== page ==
IJM Announces Grant from U.S. Department of State to Address Online Sexual Exploitation of Children and Child Labour Trafficking in the Philippines

2017, cybersex trafficking, forced labour slavery, human trafficking, press, slavery, Southeast Asia, the Philippines

Written by IJM
Posted on 01 November 2017 under Forced labour slavery, Recent posts, Sex trafficking, Stories of system change.

Washington, DC
24 October 2017

International Justice Mission (IJM), the world’s largest international anti-slavery organisation, announced a grant awarded by the U.S. Department of State’s Office to Monitor and Combat Trafficking in Persons (TIP Office) to protect children in the Philippines. The grant follows the U.S.-Philippines Child Protection Compact (CPC) Partnership signed in Manila earlier this year to strengthen the capacity of the Philippine government towards the prosecution, prevention and protection against crimes of online sexual exploitation of children (OSEC) and the prevention and protection against crimes of child labour trafficking (CLT) in country.

With increased resources, IJM will expand the scope of its project partnering with Philippines authorities to intervene in cases of OSEC. IJM will also bring on World Vision to carry out activities focusing on prevention and local-level response systems for both OSEC and CLT.

Since IJM began work in the Philippines in the early 2000s to combat commercial sexual exploitation of children (CSEC), the government has made significant strides to stop traffickers from exploiting children in the commercial sex trade. After years of sustained engagement with the Philippine government and work with local authorities to protect children and stop traffickers, studies have shown that prevalence of children in the commercial sex establishments plummeted between 75% and 86% in our areas of operation. IJM helped rescue over 1,450 victims and convicted over 175 traffickers.

In 2016, IJM shifted gears to help lead the battle against OSEC, the live sexual abuse of children streamed via the internet, set up by adults who receive online payments from predators and paedophiles located anywhere in the world. This devastating form of modern slavery, also referred to as cybersex trafficking, is gaining ground in the Philippines, a cybersex trafficking hotspot due to the increasing availability of broadband internet, decreasing cost of set-up, and demand for live-streaming abuse of children by foreign customers.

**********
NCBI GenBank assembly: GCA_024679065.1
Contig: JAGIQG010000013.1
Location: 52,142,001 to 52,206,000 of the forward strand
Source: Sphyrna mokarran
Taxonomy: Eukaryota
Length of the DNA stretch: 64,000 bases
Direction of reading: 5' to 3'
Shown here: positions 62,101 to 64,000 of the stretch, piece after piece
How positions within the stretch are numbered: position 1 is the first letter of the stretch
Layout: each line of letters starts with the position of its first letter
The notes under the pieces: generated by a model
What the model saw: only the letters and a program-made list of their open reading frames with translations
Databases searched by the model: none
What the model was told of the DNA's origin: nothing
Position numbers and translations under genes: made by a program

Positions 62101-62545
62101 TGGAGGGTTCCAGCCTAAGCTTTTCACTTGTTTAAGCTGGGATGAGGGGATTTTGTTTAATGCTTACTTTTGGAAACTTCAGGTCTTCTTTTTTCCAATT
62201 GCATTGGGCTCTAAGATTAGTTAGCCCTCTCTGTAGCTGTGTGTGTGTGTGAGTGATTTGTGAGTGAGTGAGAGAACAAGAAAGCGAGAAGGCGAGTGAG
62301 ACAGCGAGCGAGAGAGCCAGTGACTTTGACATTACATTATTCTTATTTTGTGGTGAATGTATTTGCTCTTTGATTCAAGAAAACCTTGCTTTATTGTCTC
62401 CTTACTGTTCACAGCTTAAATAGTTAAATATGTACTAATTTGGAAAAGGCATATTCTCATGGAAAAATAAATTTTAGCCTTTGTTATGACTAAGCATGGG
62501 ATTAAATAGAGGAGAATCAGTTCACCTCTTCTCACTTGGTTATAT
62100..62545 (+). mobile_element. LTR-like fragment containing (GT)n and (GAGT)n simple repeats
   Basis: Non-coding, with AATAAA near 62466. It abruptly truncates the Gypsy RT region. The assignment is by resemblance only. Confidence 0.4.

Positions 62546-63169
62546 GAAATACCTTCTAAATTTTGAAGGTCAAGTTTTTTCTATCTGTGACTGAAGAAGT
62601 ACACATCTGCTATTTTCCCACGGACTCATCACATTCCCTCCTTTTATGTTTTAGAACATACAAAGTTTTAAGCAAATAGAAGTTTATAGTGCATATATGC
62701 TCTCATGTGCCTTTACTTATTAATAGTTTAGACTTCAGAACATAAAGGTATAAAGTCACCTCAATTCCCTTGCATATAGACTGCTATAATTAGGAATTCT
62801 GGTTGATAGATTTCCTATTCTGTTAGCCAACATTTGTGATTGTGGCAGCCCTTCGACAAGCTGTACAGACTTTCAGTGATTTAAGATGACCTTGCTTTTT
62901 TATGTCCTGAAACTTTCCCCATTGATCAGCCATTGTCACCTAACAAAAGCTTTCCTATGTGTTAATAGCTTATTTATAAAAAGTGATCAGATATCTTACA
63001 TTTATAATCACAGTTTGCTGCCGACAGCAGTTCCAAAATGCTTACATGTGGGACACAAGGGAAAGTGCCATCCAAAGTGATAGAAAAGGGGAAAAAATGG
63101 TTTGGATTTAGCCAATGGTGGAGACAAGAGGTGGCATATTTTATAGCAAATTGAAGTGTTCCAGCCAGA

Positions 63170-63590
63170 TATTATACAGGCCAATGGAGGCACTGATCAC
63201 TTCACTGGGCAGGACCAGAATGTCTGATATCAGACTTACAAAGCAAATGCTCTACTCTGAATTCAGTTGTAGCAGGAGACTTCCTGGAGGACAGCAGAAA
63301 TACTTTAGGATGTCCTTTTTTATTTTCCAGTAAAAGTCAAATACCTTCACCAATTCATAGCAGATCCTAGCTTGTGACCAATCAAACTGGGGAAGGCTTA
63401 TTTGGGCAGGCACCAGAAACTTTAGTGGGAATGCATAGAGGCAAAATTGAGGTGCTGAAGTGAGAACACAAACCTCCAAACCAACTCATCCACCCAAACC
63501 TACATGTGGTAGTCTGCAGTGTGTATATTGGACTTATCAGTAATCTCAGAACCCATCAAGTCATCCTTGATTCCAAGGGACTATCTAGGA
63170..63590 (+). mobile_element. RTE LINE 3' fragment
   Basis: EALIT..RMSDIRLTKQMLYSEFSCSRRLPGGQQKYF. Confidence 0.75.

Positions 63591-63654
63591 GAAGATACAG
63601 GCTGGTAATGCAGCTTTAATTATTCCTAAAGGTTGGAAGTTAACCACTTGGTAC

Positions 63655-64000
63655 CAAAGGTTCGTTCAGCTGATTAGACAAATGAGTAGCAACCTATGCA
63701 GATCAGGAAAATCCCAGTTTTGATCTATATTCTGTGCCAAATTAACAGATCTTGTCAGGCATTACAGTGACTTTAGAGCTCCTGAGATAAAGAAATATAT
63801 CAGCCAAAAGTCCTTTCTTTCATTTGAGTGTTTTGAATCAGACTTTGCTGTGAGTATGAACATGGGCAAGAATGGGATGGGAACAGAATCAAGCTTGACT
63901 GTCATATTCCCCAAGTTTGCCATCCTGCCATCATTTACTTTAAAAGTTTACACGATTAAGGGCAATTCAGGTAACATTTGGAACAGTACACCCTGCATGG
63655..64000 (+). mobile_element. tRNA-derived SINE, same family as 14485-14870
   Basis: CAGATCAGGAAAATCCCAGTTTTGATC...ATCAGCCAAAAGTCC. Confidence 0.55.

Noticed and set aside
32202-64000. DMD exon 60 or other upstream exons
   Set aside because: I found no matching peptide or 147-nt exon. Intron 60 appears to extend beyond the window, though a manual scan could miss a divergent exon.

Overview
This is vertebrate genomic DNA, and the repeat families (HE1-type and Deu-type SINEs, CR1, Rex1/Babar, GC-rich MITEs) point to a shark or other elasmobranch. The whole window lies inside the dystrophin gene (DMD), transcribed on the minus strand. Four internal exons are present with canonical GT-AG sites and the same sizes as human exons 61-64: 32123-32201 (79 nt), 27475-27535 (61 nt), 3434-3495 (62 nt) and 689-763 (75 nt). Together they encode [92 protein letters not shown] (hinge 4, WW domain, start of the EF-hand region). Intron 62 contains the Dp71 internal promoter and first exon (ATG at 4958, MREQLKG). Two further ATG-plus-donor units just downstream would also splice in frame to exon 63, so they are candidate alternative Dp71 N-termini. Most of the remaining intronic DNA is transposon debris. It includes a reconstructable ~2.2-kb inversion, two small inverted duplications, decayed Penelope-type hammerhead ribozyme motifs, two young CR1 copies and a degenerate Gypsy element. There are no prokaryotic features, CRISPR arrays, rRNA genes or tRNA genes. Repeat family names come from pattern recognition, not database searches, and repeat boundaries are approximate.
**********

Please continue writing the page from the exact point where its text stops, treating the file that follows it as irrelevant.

“This grant is a game changer and first-of-its-kind. It will expand IJM’s work in the Philippines by allowing us to work nationwide and launch new, crucial aftercare initiatives such as training other expert agencies to develop foster care programming and kinship care for OSEC survivors who don’t have safe homes to return to,” said Sam Inocencio, IJM Philippines National Director. “IJM is grateful for the Department of State’s TIP Office for recognising the significant need to address this crime and providing the resources to continue making an impact.”

Many of the child abusers paying for the abuse are located in Western countries. In 2015, the Philippines reported receiving over 2,000 referrals from the U.S. alone. Just last month, two American men were convicted in the U.S. for sexually exploiting children in the Philippines via the internet; in one case, three children traveled to California to testify at the trial. This truly is a borderless crime, requiring cooperation between international law enforcement agencies and organisations committed to protecting children.

IJM’s global experience over the past 20 years has demonstrated that justice for the poor and oppressed is possible, when laws are routinely and effectively enforced. The grant will allow millions more people to be protected, the continued strengthening of community level response and prevention mechanisms as well as expanding services for survivors.

International Justice Mission is the world’s largest international anti-slavery organisation working in 17 countries across the developing world to combat modern day slavery, human trafficking, and other forms of violence against the poor by rescuing victims, restoring survivors, holding perpetrators accountable, and transforming broken public justice systems.

Note: This media release was issued by the IJM Global office and is reproduced on our website for your information.

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